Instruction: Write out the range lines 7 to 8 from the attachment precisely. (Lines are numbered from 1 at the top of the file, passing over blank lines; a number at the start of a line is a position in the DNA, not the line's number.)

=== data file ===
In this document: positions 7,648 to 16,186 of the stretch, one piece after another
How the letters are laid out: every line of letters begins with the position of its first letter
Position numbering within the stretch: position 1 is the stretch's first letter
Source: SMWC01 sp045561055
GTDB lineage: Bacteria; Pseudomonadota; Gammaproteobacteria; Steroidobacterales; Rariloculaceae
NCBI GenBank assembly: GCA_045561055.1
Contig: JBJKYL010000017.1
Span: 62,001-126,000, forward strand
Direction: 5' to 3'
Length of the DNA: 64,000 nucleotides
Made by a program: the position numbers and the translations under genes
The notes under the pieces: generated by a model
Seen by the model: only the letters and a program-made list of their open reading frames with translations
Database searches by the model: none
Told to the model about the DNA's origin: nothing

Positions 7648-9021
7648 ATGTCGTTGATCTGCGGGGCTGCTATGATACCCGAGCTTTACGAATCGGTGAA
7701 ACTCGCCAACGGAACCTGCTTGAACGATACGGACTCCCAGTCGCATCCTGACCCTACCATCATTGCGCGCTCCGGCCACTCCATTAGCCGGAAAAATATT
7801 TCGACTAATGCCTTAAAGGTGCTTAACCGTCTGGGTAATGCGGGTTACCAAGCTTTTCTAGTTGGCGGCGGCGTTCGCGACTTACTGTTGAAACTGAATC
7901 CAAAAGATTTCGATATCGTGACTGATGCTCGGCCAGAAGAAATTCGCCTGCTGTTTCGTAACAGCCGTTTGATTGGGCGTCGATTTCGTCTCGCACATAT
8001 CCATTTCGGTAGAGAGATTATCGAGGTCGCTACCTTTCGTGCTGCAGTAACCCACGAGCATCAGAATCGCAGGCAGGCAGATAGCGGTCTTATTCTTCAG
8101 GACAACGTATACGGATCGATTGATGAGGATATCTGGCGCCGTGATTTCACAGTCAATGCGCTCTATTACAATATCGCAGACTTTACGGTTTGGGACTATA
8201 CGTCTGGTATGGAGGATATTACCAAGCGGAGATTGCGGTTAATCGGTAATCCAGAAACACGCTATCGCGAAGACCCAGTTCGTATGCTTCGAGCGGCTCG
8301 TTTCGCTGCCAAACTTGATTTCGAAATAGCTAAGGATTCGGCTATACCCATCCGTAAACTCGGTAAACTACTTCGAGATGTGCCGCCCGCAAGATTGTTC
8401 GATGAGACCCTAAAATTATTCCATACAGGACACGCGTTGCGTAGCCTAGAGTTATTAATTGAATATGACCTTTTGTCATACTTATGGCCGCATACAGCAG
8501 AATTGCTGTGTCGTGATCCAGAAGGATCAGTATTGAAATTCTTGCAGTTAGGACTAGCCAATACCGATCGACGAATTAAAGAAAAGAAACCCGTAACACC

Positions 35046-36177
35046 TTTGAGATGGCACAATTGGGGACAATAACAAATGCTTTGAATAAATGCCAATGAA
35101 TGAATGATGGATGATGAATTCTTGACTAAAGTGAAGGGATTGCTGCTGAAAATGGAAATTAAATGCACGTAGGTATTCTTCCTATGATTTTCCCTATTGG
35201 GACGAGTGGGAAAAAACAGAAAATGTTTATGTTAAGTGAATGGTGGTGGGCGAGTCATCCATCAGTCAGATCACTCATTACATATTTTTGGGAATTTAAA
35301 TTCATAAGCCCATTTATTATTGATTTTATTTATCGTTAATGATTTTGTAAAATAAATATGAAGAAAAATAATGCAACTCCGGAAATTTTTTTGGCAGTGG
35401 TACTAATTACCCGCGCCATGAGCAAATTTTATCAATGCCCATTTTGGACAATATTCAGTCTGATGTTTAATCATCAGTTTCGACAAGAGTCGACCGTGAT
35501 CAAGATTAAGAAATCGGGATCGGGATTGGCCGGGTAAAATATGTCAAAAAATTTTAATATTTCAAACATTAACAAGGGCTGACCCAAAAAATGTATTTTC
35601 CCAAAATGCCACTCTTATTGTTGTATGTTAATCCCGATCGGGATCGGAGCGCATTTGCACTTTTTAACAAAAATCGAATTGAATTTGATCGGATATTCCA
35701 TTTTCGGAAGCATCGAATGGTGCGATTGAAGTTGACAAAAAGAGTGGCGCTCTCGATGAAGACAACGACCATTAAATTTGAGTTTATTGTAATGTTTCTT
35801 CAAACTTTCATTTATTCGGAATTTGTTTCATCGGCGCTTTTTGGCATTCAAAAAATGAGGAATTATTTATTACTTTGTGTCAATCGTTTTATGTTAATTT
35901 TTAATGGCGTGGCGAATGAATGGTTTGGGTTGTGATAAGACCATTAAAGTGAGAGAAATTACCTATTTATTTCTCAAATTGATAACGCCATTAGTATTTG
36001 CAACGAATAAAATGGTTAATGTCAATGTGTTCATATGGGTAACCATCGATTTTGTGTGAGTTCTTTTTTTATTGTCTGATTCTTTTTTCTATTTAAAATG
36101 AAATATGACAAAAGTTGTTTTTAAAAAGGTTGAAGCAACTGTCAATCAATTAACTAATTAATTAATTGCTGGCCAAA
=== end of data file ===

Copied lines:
Contig: JBJKYL010000017.1
Span: 62,001-126,000, forward strand